Copyright ©The Author(s) 2016.
World J Radiol. Feb 28, 2016; 8(2): 132-141
Published online Feb 28, 2016. doi: 10.4329/wjr.v8.i2.132
Figure 1
Figure 1 A 35-year-old man with left renal agenesis. Coronal (A and B) and axial (C and D) contrast enhanced CT shows absent left kidney (arrowhead) and absent left seminal vesicle (arrow). CT: Computed tomography.
Figure 2
Figure 2 A 40-year-old man with left renal agenesis. Coronal T2W magnetic resonance imaging abdomen (A) and pelvis (B) shows absent left kidney (arrowhead) and left seminal vesicle cyst (arrow).
Figure 3
Figure 3 Persistent fetal lobulations. A: USG shows pseudomass from hypertrophied column of Bertin (arrow); B: USG shows Dromedary hump (arrow) from splenic impression (arrowhead); C: Coronal CT shows small LK with persistent fetal lobulations (arrow) inbetween the pyramids. CT: Computed tomography; USG: Ultrasonogram; LK: Left kidney.
Figure 4
Figure 4 A 50-year-old woman with suspicious solid mass in left kidney on ultrasonogram. Coronal (A and C), axial (B) and sagittal (D) computed tomography showing hypertrophied column of Bertin in interpolar region of LK (arrows) showing density and enhancement pattern similar to adjacent normal renal cortex. LK: Left kidney.
Figure 5
Figure 5 A 60-year-old man with suspicious mass in the left kidney on ultrasonogram. Coronal T2W (A) and contrast enhanced T1W magnetic resonance imaging (B) shows hypertrophied column of Bertin in interpolar region of LK (arrows). LK: Left kidney.
Figure 6
Figure 6 A 35-year-old man presented with right flank pain and incidental left renal hypoplasia. Coronal (A) and axial (B) non-contrast computed tomography shows uniformly small left kidney with no scarring (arrow). Compensatory hypertrophy of right kidney seen with tiny calculi.
Figure 7
Figure 7 A 45-year-old man presenting with recurrent lower abdominal pain. Coronal non-contrast computed tomography (A and B) shows hypoplastic right kidney (short arrow) and ectopic left kidney (long arrow). Nuclear scan (C) show small poorly functioning right kidney (short arrow) and ectopic left kidney (long arrow).
Figure 8
Figure 8 A 15-year-old girl with non-specific abdominal pain. USG (A and B) shows normal right kidney and multiple non communicating cysts replacing left kidney. Nuclear scan (C) non functioning left kidney (arrows). USG: Ultrasonogram.
Figure 9
Figure 9 A 40-year-old man with long standing recurrent lower abdominal pain. Coronal non-contrast computed tomography (A and B) shows ectopic left kidney in the pelvis with stag horn calculus causing hydronephrosis (arrows).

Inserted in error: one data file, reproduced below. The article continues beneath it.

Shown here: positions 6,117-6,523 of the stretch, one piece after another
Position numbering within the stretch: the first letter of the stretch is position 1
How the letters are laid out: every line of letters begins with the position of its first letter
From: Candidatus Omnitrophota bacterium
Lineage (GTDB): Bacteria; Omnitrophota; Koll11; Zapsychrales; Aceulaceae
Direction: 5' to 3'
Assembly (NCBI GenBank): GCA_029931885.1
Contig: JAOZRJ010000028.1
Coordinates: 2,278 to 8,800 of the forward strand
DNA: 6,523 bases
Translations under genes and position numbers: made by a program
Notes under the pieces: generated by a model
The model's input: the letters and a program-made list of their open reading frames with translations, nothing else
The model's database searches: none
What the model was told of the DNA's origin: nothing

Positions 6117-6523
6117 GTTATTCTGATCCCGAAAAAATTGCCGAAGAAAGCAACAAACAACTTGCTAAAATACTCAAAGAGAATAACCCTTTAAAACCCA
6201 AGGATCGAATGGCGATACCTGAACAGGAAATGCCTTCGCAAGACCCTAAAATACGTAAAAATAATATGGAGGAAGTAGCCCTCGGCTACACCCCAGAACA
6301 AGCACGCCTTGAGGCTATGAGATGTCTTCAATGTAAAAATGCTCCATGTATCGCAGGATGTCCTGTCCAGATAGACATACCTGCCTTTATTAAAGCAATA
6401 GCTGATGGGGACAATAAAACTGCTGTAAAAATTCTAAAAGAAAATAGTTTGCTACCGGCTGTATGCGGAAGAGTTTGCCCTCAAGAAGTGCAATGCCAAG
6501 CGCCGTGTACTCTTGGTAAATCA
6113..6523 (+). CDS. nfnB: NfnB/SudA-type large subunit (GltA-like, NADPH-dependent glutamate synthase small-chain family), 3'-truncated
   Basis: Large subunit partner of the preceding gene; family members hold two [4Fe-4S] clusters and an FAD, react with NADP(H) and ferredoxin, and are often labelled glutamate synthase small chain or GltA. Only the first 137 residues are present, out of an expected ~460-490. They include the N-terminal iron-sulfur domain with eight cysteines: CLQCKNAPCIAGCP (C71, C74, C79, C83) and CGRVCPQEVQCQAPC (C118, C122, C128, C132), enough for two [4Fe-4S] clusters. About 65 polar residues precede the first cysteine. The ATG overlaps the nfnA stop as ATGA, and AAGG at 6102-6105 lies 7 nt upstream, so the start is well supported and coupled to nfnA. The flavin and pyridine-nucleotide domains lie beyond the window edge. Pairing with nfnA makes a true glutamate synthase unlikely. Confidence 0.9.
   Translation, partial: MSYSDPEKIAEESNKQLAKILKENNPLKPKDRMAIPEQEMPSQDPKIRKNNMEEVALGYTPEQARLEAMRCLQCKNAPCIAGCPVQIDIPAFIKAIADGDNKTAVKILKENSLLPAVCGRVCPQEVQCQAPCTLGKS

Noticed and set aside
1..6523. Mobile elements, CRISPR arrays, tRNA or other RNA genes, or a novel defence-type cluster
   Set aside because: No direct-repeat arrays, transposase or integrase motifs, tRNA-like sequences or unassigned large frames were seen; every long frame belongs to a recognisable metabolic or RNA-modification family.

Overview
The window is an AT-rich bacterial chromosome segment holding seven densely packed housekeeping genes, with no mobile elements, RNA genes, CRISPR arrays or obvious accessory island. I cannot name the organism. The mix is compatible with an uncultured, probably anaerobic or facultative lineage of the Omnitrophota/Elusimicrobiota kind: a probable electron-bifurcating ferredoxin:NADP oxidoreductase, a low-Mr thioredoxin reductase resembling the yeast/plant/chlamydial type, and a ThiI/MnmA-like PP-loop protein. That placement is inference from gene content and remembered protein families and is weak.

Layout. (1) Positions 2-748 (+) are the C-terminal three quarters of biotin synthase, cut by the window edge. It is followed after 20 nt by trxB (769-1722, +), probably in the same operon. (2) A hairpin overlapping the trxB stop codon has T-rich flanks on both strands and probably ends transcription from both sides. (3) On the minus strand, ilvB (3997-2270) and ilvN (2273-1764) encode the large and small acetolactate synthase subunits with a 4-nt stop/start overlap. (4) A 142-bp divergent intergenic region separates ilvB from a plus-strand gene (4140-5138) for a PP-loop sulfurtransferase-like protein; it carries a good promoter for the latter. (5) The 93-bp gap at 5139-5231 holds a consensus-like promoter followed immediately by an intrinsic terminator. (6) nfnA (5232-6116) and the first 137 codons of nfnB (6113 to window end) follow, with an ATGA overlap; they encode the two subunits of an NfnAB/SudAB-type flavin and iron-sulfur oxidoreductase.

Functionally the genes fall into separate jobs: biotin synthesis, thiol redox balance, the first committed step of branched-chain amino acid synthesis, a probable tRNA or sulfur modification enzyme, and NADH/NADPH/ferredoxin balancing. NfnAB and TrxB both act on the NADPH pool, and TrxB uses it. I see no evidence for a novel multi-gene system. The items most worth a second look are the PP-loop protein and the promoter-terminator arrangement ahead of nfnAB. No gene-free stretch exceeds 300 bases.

Figure 10
Figure 10 A 30-year-old man with crossed ectopia without fusion. Intravenous urography shows crossed ectopia of left kidney (long arrow) below the normal right kidney (short arrow). Note ureter of ectopic left kidney crossing to left side (black arrow) and empty left renal fossa (arrowhead).
Figure 11
Figure 11 A 42-year-old man with crossed fused ectopia on the right side. Coronal contrast enhanced computed tomography (A and B) shows empty left renal fossa (arrowhead) with crossed fused ectopic left kidney (long arrow) fused with the right kidney (short arrow) which shows infiltrating transitional cell carcinoma.
Figure 12
Figure 12 Schematic diagram showing the horse shoe kidneys due to the arrested migration of isthmus as the inferior mesenteric artery (white arrow) hooks over the isthmus (black arrow).
Figure 13
Figure 13 A 32-year-old woman with combined horse shoe kidney and duplex ureters. Coronal volume rendered image (A) and Maximum intensity projection image (B) images show horse-shoe kidney with bilateral duplex ureters joining at the midureter level (long arrow) on left side and close to bladder (short arrow) on the right side.
Figure 14
Figure 14 A 43-year-old man on follow up for horse shoe kidney. Axial T2W (A) and T1W (B) MRI show horse shoe kidney (long arrow) with heterogenous mass in the left renal moiety showing T1 hyperintensity suggestive of blood products. Coronal T1 precontrast (C) and post contrast (D) MRI shows mild enhancement in the renal mass (short arrows). Histopathology came out as renal carcinoid. MRI: Magnetic resonance imaging.
Figure 15
Figure 15 A 25-year-old man with bilateral duplex kidneys and “drooping lily” sign on the left side. One hour delayed radiograph after computed tomography urogram shows bilateral duplex system with hydronephrotic left upper moiety (long arrow) displacing the lower moiety (short arrow).
Figure 16
Figure 16 Different forms of duplex kidneys based on the level of fusion. A: Bifid renal pelvis; B: Y shaped ureter; C: V shaped ureter (short arrow). Also seen left lower ureteric stricture (long arrow).
Figure 17
Figure 17 A 24-year-old man with bilateral flank pain. A: Computed tomography scannogram shows bilateral large round renal calculi; B: Coronal Volume rendered image shows narrowing at bilateral Pelvi-ureteric junction; C: Coronal maximum intensity projection image shows bilateral ballooning of pelvis (arrows) with large round renal pelvic calculi.